Bautista takes the loss in All-Star Game; Should ASG format be changed?; Orioles draft mostly pitchers -
Rich Dubroff

Bautista takes the loss in All-Star Game; Should ASG format be changed?; Orioles draft mostly pitchers

Photo Credit: Joe Nicholson USA TODAY Sports


In one of the most entertaining All-Star Games in years, the National League ended its nine-game losing streak with a 3-2 win over the American League at T-Mobile Park in Seattle on Tuesday night.

Oriole closer Félix Bautista allowed a two-run home run to Elias Díaz of the Colorado Rockies in the top of the eighth. Bautista was the losing pitcher.

The AL led, 2-1, entering the eight, and had they held on to the lead, Oriole reliever Yennier Cano, who pitched a scoreless sixth, would have been the winner.

Oriole catcher Adley Rutschman, who was hitless in his one at-bat, was on deck when Craig Kimbrel struck out Cleveland’s José Ramirez with runners on first and second and two outs.



Oriole outfielder Austin Hays started the game in center field and was 1-for-2.

Should the All-Star Game format change? Decades ago, there was a real rivalry between the National and American leagues. The leagues despised each other, and there was an air of mystery because there was no interleague play.

Those times were recalled during the game, when a story about AL manager Dusty Baker’s first All-Star Game when Pete Rose told him how the NL couldn’t lose to the AL

That was an example of FOX’s fine  production throughout the night. I’m not normally a fan of pregame shows, but the entertaining interview with Cal Ripken Jr. was terrific as he talked about his final All-Star Game in Seattle in 2001.

They made good choices about which players to mic up. The byplay between the Dodgers’ Mookie Betts and Freddie Freeman was nice, and watching the reaction shots from both dugouts in the ninth inning showed the players actually cared about who won.

I never had an objection to tying home field advantage in the World Series to the winning league in the All-Star Game, but the players did, and that’s been eliminated.

Since every team now plays each other during the regular season, the mystique is lessened further. Since the designated hitter is now universal, there’s really no difference between the leagues.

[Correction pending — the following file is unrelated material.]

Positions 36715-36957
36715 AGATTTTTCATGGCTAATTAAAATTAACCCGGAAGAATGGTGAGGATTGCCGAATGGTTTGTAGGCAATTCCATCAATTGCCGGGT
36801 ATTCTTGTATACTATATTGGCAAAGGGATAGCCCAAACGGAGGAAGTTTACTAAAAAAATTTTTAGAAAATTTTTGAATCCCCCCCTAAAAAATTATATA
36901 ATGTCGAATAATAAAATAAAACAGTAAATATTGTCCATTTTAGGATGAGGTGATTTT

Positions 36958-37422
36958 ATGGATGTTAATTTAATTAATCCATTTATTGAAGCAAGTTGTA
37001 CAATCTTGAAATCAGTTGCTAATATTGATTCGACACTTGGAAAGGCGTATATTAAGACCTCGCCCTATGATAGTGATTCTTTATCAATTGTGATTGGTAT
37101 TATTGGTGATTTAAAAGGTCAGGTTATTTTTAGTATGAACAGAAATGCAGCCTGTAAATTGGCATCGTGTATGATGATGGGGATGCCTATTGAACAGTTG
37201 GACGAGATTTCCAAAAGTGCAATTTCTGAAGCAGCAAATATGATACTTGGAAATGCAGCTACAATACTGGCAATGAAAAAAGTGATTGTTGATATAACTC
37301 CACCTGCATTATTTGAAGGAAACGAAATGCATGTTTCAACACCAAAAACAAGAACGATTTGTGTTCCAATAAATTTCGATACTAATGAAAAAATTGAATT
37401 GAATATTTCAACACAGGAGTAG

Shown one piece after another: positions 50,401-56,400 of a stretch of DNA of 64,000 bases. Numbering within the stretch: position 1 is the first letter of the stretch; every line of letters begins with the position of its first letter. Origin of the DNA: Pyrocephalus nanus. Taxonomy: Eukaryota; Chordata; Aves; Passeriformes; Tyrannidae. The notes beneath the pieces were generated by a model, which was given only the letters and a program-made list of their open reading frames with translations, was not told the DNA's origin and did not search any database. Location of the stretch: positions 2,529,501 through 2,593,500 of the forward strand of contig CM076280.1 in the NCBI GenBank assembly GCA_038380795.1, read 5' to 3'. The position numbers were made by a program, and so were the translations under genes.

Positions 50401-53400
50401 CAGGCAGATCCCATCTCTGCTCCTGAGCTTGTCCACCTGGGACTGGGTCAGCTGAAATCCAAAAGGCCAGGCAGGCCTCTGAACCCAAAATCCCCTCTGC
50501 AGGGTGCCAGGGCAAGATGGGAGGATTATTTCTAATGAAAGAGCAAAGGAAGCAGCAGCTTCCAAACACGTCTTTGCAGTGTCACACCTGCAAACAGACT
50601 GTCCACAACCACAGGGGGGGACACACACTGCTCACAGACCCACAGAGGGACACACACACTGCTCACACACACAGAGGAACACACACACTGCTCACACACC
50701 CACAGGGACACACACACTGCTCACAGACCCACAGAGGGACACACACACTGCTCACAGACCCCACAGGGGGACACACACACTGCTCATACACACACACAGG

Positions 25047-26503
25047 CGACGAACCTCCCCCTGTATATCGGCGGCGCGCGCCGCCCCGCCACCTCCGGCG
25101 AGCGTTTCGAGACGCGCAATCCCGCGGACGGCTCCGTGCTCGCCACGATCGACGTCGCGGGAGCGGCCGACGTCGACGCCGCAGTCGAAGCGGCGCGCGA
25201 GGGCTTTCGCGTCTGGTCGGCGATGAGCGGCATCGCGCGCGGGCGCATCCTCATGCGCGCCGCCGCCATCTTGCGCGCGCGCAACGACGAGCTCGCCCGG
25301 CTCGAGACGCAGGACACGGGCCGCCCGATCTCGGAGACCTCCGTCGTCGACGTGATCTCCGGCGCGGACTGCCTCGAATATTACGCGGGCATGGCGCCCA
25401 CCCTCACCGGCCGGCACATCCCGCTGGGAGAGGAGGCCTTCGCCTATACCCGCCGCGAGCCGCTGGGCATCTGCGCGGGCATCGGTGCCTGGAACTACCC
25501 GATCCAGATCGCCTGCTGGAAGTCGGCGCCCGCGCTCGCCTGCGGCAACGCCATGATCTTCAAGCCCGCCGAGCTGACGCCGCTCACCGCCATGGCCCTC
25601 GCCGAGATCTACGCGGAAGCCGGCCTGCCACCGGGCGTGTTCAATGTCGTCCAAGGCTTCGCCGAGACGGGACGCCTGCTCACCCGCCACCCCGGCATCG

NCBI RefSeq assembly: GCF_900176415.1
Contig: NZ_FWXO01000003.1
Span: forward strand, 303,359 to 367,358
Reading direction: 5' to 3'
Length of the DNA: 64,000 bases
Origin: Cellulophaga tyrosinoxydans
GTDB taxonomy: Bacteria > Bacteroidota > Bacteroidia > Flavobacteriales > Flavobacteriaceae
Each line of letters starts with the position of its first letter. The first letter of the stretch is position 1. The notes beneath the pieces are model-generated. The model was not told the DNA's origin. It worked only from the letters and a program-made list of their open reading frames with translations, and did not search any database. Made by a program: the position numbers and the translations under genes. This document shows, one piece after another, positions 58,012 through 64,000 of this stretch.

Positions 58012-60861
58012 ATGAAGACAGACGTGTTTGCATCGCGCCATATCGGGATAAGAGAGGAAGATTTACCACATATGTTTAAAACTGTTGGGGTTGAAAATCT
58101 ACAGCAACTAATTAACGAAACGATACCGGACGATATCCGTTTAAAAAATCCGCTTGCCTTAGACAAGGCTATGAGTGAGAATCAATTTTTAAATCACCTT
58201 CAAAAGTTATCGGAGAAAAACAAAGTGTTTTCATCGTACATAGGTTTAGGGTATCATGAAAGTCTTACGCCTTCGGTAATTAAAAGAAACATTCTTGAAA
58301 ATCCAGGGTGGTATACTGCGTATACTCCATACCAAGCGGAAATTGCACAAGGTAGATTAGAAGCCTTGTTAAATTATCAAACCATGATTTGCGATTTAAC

Fans have a great time in the runup to the game. There’s the Futures Game, celebrity softball game and countless community events before the players arrive.

In many ways, the Home Run Derby is more popular than the game itself because it’s unique. There’s the pressure of time and participants have to fight off exhaustion.

Years ago, players wore the uniforms of their own teams instead of generic “American” and “National” tops, and the batting helmets with the “A” or “N” looked horrible. Why can’t we bring back individual jerseys?

Perhaps it’s time for a rethinking of the concept of American versus National. How about trying a U.S. versus the World format?

The World Baseball Classic was great. The passion of the players and the fans was infectious.  LoanDepot Park, the normally antiseptic home of the Miami Marlins pulsated, and the highlight of the tournament was Japan’s Shohei Ohtani striking out his Los Angeles Angels teammate, the U.S.’ Mike Trout.

Wouldn’t it be fun to see Ohtani as a teammate of Ronald Acuña Jr. or Vladimir Guerrero Jr.? Or Trout or Aaron Judge on the same team with Clayton Kershaw?

Another idea is to take the NBA idea and have captains choose the All-Star teams. Voting would continue in the same way it does now, and once the reserves and pitchers are chosen, captains would choose sides.

At least now, you can identify with the National and American league teams, but the choosing of sides removes whatever passion remains.

Looking back at the draft: In the days before the draft, one of the popular questions to Orioles executive vice president/general manager Mike Elias and the team’s director of draft operations Brad Ciolek was, why don’t the Orioles draft pitchers?

While the Orioles didn’t draft a pitcher with either of their first two choices, 13 of the next 18 drafted were pitchers, and each was a college pitcher. Only one of the pitchers is left-handed.

Jackson Baumeister, from Florida State, was the first pitcher taken by Elias on the draft’s first day, and six of the pitchers were from big-time schools.

Blake Money and Riley Cooper, the 12th- and 13th-round choices, were both from LSU, which won last month’s College World Series.

The Orioles, who have successfully drafted Gunnar Henderson and Jackson Holliday out of high school, selected just two high school players — outfielder Qrey Lott from Georgia in the 15th round, and shortstop Kollin Ritchie in the 19th round.

Perhaps the most interesting choice was Tanner Witt from the University of Texas in the 18th round. Witt had Tommy John surgery in 2022 and didn’t pitch well this season.

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